He worked briefly at the World Bank, before returning to India in 1979. He then began working in the policy space with government agencies, starting as an assistant to economist Lovraj Kumar in the Costs and Pricing Office industrial.

In a 2011 interview, Ramesh said he went to IIT not because he was particularly interested in engineering, but because his father asked him to. Over the years, it is the economy that has become for him a subject that interests him a lot. He also had a keen interest in physics.

“I read Paul Samuelson (Nobel Prize-winning economist) when I was 17. I found it very interesting; its presentation, background, issues like population, growth. That’s what made me think of economics, the big questions of life, rather than technical drawings and mathematical formulas,” Ramesh said in the interview.

He added: “I started with a great fascination for physics. I still have an interest in physics. I can’t read technical physics anymore, because obviously it’s impossible to follow. I keep an interest in science, but obviously I’m not a scientist. Many of these scientists are easier to converse with because they can’t bullshit you. »

After working with Kumar, Ramesh went on to work in the Energy Advisory Council, Planning Commission, Ministry of Industry and other central government departments, where he contributed as an economist and decision maker.

In the 1990s, he served as a Special Duty Officer (OSD) in Prime Minister VP Singh’s government, then as an OSD in Narsimha Rao’s PMO, and later in the Ministry of Finance under Minister Manmohan Singh .

Under Singh, he was part of the team that enacted India’s economic reforms in 1991. He then worked as an adviser to the Deputy Chairman of the Planning Commission in 1992, was part of a special delegation sent in Jammu and Kashmir in 1993, and also an adviser to Finance Minister P. Chidambaram between 1996 and 1998. He was also part of a central government delegation to the World Trade Organization (WTO) in 1999.

Between 2000 and 2002, he served in various state governments – under Karnataka Government Planning Council, Economic Advisory Council of Andhra Pradesh and Chhattisgarh Governments and Rajasthan Government Development Council .

He served as Secretary of the All India Congress Committee (AICC) in 2004, when he was appointed Chairman of the Congress Poll Strategy Panel prior to the election of Lok Sabha. At the time, he was also Minister of State (MoS) for Energy, Trade and Industry – posts he resigned from before taking on the role of poll strategist for his party.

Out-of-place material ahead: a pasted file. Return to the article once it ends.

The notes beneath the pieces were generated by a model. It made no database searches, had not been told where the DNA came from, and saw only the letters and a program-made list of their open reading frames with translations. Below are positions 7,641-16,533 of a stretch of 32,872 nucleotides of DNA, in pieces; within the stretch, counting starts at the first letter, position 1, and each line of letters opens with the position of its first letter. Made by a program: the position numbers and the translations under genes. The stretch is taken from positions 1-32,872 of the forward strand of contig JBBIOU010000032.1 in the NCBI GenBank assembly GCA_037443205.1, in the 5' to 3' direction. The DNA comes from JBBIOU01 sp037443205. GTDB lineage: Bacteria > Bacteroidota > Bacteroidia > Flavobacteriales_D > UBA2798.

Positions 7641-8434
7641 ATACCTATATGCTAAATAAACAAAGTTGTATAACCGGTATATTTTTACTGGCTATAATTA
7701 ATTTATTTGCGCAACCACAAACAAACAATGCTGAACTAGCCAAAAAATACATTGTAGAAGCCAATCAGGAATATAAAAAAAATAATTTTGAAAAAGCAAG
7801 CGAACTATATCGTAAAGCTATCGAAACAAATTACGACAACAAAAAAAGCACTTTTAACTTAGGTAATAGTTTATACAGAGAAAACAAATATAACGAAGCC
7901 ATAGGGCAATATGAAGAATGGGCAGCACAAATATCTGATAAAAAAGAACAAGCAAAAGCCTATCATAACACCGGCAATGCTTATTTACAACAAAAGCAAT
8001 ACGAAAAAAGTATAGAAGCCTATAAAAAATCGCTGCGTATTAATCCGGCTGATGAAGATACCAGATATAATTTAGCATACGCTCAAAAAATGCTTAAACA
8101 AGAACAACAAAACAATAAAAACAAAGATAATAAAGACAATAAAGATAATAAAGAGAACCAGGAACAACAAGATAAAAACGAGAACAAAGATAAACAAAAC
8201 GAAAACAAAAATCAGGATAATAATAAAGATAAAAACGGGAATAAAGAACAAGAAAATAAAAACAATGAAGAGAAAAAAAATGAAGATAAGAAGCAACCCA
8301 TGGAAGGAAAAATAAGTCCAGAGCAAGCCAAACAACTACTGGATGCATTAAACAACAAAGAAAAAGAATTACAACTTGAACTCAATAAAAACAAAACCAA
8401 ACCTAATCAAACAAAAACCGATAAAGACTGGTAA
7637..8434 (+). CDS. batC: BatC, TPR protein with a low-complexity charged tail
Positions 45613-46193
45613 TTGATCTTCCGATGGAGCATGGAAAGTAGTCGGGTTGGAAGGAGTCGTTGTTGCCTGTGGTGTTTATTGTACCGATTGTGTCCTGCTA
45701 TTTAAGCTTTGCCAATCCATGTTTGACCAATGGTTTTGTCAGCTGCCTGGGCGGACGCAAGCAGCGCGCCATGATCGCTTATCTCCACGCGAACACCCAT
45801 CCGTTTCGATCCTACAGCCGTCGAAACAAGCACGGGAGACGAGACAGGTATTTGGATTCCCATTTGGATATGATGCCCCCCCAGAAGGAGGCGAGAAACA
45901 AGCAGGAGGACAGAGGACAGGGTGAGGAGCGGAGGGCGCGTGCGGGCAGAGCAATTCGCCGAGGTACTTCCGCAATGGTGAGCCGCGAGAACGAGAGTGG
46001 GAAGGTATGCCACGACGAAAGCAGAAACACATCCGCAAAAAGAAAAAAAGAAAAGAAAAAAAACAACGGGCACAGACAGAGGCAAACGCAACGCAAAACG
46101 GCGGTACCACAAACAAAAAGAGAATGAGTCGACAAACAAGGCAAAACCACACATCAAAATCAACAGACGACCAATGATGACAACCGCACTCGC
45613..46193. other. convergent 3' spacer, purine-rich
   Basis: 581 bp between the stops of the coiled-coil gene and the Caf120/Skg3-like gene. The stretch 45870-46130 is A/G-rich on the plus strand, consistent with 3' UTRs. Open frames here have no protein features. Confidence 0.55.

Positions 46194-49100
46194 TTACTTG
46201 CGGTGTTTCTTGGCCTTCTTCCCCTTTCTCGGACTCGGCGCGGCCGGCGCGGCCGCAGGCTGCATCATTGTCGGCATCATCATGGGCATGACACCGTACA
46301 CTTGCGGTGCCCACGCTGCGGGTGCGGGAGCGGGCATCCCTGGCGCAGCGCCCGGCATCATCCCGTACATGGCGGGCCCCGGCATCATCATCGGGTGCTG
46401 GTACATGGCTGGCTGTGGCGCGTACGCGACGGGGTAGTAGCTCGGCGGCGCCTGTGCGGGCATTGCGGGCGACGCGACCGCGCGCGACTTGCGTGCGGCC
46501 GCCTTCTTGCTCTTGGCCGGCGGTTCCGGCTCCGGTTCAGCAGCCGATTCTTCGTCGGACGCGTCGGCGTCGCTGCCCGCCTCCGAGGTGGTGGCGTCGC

He was first elected to the Rajya Sabha in 2004 and has been elected to the Upper House several times since then. Currently, he is a member of Rajya Sabha of Karnataka. Ramesh, however, has never contested a public election – whether for Lok Sabha, the state assembly or any other elected body.

After the victory of the UPA in 2009, he was appointed Minister of Forests and Environment in the central government. One of his most important decisions as minister was to ban the use of bulls as show animals, which set a precedent for the banning of the Jallikatu festival in Tamil Nadu in 2016.

His tenure as minister saw much controversy.

In 2010, Ramesh, then environment minister, ordered an indefinite moratorium on Bt Brinjal, a genetically modified form of the vegetable designed to resist the fruit and shoot borer, a kind of pest. At the time, he said India needed an independent biotechnology regulator and a transparent testing system to introduce transgenic crops.

Later, he also blamed his own government for not being able to form such a regulatory body.

In 2013, Ramesh, then Minister of Rural Affairs, clashed with the government of Odisha and Vedanta Aluminum (VAL), over bauxite mining in the Niyamgiri hills. Ramesh urged the two to “spare” the Niyamgiri Hills and mine bauxite elsewhere.

The Odisha government and VAL needed bauxite as feedstock for its Lanjigarh refinery. At the time, he said the new land acquisition bill gave tribals and farmers the right to reject or accept any project. He had previously refused government permission for the project.

The environment has always been an interest of Ramesh and he is currently part of an International Advisory Board (IAB), which provides strategic advice to the United Nations Environment Program (UNEP) on environmentally sound technologies for countries. in development.

(Editing by Poulomi Banerjee)